We had enough time to watch the news, to really watch it and talk about it, rather than scroll past on our way to work, the gym, drinks, dinner with just an apathetic ‘how awful’… And we had time to take to the streets chanting ‘no justice, no peace’ when we woke to the reality of the cycle of oppression that we had been complicit in. Strangers united to topple statues of terrible men who did terrible things in the name of profit and power.

We clapped for the nurses that work gruelling shifts putting their own lives at risk to care for others, but all they wanted was fair pay and protective equipment to keep them safe. Of all the people in powerful positions, a football player was the one to convince our Prime Minister that while schools stayed closed to the majority, children would go hungry without their free school meal. The staggering reality of poverty in our country felt like a dirty, little secret had been exposed.

But not everyone could stay home and breathe. A hotchpotch of roles were marked as essential alongside the obviously necessary ones as businesses interpreted the loose rules to suit their pockets, and instead of question the necessity we ordered takeaways, and everything from Amazon, we queued to buy paint from B & Q, and the country sold out of hot tubs.

And then we began to grow bored of entertaining ourselves. By nature, humans are sociable creatures; we missed our friends and our family, and worried that the children needed the routine of schools. By the end of June, mixed messages teased of our ‘playgrounds’ re-opening, and we craved our postponed holidays, desperate to jam a facemask on to jet off to foreign shores the minute the planes took off, or gather outside the pub to clutch that first ice-cold pint or queue to fill a basket in Primark. We were chomping at the bit to get back to ‘normal’.

The emotional need for normality was exacerbated by the very real fear that there would be economic repercussions of the wheel not turning and millions of worker bees furloughed; businesses would fold, and jobs would be lost forever. With fear in our hearts, we will jump back on the treadmill as soon as the whistle is blown. It’s likely that we’ll never have this chance to collectively stop again in this lifetime.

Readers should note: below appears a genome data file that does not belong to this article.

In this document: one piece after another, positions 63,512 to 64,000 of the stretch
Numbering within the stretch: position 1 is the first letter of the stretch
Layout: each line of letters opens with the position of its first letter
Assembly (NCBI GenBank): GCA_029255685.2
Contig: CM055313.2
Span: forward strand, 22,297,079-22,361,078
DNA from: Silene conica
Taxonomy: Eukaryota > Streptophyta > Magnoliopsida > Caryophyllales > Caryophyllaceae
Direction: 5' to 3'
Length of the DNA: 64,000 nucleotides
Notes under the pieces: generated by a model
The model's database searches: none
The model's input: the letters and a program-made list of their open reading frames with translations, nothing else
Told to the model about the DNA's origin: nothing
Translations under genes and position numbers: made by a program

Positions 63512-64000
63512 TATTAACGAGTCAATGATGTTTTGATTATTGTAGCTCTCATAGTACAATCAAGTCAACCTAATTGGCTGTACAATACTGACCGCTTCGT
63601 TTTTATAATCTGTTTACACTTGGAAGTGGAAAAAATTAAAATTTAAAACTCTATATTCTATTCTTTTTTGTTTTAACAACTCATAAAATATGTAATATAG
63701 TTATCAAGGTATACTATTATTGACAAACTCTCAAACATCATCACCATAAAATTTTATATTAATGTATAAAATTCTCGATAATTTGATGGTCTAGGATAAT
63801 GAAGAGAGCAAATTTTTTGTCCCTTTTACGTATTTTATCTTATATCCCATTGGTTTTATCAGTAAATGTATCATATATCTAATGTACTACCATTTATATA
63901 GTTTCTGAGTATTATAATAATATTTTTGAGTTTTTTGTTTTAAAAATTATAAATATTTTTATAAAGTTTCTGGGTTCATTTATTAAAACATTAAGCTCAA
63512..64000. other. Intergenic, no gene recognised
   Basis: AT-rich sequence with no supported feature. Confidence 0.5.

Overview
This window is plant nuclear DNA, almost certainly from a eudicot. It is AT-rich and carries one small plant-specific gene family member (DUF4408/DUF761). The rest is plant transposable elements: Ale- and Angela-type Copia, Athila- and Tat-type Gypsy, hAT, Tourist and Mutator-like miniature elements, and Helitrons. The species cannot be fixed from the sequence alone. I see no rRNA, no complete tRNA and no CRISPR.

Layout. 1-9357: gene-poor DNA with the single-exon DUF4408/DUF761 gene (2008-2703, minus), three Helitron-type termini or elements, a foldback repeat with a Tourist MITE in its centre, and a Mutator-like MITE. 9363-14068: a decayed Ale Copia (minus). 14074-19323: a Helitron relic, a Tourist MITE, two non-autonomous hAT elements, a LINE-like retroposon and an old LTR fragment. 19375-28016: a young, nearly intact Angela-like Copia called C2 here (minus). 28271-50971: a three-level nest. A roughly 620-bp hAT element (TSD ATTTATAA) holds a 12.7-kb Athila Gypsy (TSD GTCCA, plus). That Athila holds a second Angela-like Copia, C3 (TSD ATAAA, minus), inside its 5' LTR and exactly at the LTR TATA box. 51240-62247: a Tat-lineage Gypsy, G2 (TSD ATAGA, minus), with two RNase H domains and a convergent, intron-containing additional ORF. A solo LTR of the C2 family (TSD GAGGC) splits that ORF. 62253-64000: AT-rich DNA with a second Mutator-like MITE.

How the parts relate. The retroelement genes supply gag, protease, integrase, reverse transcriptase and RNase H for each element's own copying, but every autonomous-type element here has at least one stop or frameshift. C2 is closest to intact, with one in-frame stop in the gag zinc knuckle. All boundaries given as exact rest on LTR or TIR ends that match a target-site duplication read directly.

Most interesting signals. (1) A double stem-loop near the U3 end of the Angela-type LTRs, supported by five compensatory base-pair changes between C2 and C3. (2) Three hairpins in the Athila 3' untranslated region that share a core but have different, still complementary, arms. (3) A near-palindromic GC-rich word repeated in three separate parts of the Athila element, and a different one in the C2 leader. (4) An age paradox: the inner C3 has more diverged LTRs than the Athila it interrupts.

Imagine though if that was the last chance that the world was willing to give us.

On Monday I could be back on that train, headphones in and eyes down; the only thing that would have changed would be the facemasks we are wearing, and wouldn’t that be a horrible, horrible waste. Over forty thousand people have died, and tens of thousands are still recovering from a very serious and debilitating illness.

We cannot let this be for nothing.

I know it wasn’t just me on the train dreaming of having the time to be better, having the time to care, to educate myself, to read, to share, to connect, to donate, to question the morality of the society I live in. I don’t want to go back to seeing my own children for just a hectic hour each morning and evening, missing their lives so that I can pay to keep the roof over their head. My husband took over sixty business flights last year, we drove maybe twenty thousand miles of car journeys. I don’t want to contribute to the destruction of our planet anymore. I don’t want to be shocked when I read that over one million children in the UK rely on free school meals or scroll past news of more racial injustice because I’m too exhausted to be angry. I know that it’s not just me on the train dreaming of a slower pace, more time and deeper connections.

I dream of a world where we learn from the lessons we’ve been taught.

Thank you so much to Lily for this wonderful and thought-provoking piece. If you would like to find to find out more about Lily’s writing, please follow the links below! And if you would like to contribute to this feature with a non-fiction or a fictional piece do please get in touch!